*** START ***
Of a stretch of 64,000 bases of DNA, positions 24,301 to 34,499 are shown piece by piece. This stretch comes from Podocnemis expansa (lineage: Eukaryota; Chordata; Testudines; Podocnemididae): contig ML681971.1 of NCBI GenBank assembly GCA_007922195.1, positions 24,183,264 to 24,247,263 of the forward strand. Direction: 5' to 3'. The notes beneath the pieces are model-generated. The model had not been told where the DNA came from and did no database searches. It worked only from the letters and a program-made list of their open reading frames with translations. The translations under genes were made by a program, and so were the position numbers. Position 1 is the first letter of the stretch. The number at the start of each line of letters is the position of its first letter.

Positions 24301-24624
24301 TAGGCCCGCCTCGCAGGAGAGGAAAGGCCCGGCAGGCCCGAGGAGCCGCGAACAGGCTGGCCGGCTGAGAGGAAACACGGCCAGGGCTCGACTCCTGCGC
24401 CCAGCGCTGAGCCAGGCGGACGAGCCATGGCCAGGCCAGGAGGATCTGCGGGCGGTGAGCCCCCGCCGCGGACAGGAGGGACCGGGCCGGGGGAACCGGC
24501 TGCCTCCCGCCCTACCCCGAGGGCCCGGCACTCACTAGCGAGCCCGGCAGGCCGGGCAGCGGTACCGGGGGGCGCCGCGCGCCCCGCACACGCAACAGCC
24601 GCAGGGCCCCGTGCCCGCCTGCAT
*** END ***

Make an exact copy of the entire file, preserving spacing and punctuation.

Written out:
Of a stretch of 64,000 bases of DNA, positions 24,301 to 34,499 are shown piece by piece. This stretch comes from Podocnemis expansa (lineage: Eukaryota; Chordata; Testudines; Podocnemididae): contig ML681971.1 of NCBI GenBank assembly GCA_007922195.1, positions 24,183,264 to 24,247,263 of the forward strand. Direction: 5' to 3'. The notes beneath the pieces are model-generated. The model had not been told where the DNA came from and did no database searches. It worked only from the letters and a program-made list of their open reading frames with translations. The translations under genes were made by a program, and so were the position numbers. Position 1 is the first letter of the stretch. The number at the start of each line of letters is the position of its first letter.

Positions 24301-24624
24301 TAGGCCCGCCTCGCAGGAGAGGAAAGGCCCGGCAGGCCCGAGGAGCCGCGAACAGGCTGGCCGGCTGAGAGGAAACACGGCCAGGGCTCGACTCCTGCGC
24401 CCAGCGCTGAGCCAGGCGGACGAGCCATGGCCAGGCCAGGAGGATCTGCGGGCGGTGAGCCCCCGCCGCGGACAGGAGGGACCGGGCCGGGGGAACCGGC
24501 TGCCTCCCGCCCTACCCCGAGGGCCCGGCACTCACTAGCGAGCCCGGCAGGCCGGGCAGCGGTACCGGGGGGCGCCGCGCGCCCCGCACACGCAACAGCC
24601 GCAGGGCCCCGTGCCCGCCTGCAT